Science Communication Awards: public vote open!

Nominees for our 2020 scicomm awards

In recent years the BOU has been at the forefront of promoting science communication within ornithology. We champion the use of social media for promoting and discussing research, and #theBOUblog is one of the most-read avian science blogs.

Following the success of our inaugural 2019 Science Communication Awards we’re again looking to award the best ornithological communicators from 2020.

Following an open call for nominations, the following individuals have been short-listed by our specialist scicomm panel to go to a public vote for each award category.

This year’s nominees are . . .

Best of #theBOUblog in 2020 award

Quiet please, I need to sing

House Wrens reduce repertoire size in noisy sites
View article
Roselvy Juárez @RoselvyJuarez & Luis Sandoval
Escuela de Biología, Universidad de Costa Rica, Costa Rica

Vote for Roselvy and Luis here

Daily life of an urban gull

Do gulls adapt their foraging schedule to humans?
View article
Anouk Spelt @AnoukSpelt
Aerospace Engineering Department, University of Bristol, UK

Vote for Anouk here

Oh my Godwit, they are indeed different!

An observation of different sized Black-tailed Godwits led to the confirmation of their sub-speciation
View article
Bingrun Zhu @DrewBingrun
Beijing Normal University, China & University of Groningen, The Netherlands

Vote for Bingrun here


Voting closes 0900 UTC, Monday 1 March 2021


Best social media scicomm award

Laure Cauchard

@CauchardLaure on Twitter
Laure is a Marie-Curie postdoctoral fellow at the University of Aberdeen, UK.
She is an evolutionary and behavioural ecologist interested in animal cognition/life-history traits.

Using Twitter, Laure employs a mix of engaging and accessible animation and real life videos of her study species. Although the infographics are impressive, they are relatively simple in design but very effective in communicating her research on mutliple levels.

Vote for Laure here

Emily S Choy

@Emily_S_Choy on Twitter
Emily is a Postdoctoral Fellow at McGill University and Environment and Climate Change Canada and her interests include the response of long-lived marine predators to Arctic change.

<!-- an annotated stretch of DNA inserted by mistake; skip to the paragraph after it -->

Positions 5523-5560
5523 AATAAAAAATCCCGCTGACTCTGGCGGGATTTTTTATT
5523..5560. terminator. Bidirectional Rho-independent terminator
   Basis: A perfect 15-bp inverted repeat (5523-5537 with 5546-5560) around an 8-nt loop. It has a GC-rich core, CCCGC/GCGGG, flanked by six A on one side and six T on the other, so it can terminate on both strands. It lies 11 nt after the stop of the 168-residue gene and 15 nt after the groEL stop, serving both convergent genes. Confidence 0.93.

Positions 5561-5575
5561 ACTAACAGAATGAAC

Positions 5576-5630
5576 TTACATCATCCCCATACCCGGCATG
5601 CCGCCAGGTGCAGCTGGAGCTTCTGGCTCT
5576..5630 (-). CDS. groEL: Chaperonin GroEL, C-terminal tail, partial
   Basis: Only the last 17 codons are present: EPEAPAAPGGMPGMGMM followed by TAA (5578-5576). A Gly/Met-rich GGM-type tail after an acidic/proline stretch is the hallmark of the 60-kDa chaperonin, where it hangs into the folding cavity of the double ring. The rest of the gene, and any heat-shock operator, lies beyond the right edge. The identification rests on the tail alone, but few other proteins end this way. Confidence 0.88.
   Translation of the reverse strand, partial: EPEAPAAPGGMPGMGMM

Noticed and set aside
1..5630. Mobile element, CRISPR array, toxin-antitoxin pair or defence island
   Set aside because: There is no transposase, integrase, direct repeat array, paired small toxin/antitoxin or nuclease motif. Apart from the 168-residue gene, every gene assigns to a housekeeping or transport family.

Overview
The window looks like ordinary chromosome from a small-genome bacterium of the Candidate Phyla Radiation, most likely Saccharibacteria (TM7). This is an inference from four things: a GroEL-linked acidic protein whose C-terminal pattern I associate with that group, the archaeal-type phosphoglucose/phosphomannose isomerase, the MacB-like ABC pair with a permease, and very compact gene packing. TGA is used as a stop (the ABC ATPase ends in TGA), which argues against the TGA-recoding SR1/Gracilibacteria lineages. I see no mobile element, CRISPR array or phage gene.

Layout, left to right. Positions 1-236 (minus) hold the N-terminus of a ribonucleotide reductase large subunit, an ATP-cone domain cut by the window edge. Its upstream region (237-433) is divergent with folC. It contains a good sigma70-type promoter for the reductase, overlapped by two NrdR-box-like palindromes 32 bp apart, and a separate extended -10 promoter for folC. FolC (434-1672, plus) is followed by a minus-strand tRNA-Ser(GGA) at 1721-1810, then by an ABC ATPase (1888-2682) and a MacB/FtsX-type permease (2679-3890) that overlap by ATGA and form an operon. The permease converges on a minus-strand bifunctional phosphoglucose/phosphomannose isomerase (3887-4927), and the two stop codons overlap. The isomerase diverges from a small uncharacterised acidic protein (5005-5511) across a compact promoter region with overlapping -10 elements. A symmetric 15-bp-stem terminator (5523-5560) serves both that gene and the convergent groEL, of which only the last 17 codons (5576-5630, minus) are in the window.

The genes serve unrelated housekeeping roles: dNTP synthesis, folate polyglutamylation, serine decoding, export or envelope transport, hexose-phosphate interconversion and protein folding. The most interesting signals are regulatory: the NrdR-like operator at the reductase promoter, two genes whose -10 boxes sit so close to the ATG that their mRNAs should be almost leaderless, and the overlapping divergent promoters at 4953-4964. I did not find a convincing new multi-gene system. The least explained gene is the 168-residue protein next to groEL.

Emily uses a great mix of formats to convey her research and combining Twitter threads and video presentations. Her ‘from the field’ videos, with a real sense of ‘location’, make her subject matter engaging. Setting up her own Twitter hashtag to curate her scicomm also shows great initiative and thought for the science she communicates.

Vote for Emily here

Merlyn Nomsa Nkomo

@merynomsa on Twitter
Merlyn is a Conservation Biology masters student at the university of Cape Town, South Africa. She is an ornithologist, and feels at home in the wild with a pair of binoculars.

Merlyn employs a great mix of single tweets and threads to engage her audience. The panel particularly liked Merlyn’s vsiual story-telling mixed with research and a strong call for conservation of vultures and eagles. She is passionate about communicating her research but also those she works with and promotes others’ research beyond her own MSc project.

Vote for Meryln here


Voting closes 0900 UTC, Monday 1 March 2021


Best sound and vision scicomm award

Rohan Chakravarty

Green Humour @thetoonguy on Twitter
Rohan’s cartoons bring humour to wildlife and science and frequently include birds. These brilliantly drawn cartoons give little snapshots into birds’ lives, ecology and threats.
View Example 1 | Example 2 | Example 3

Vote for Rohan here

Amy Hall

@AmyHallWild on Twitter
Amy’s 60 Second Zoology series of videos has been nominated, in particular her episodes on birds covering the colouration of seabirds, avian respiration and the uropygial gland. These bite-sized chunks of ornithological science are not only brilliantly executed using video and engaging graphics, but are hugely educational.
View videos (links through to YouTube)

Vote for Amy here


Voting closes 0900 UTC, Monday 1 March 2021


Meet our awards panel

Graphics by Freepik.com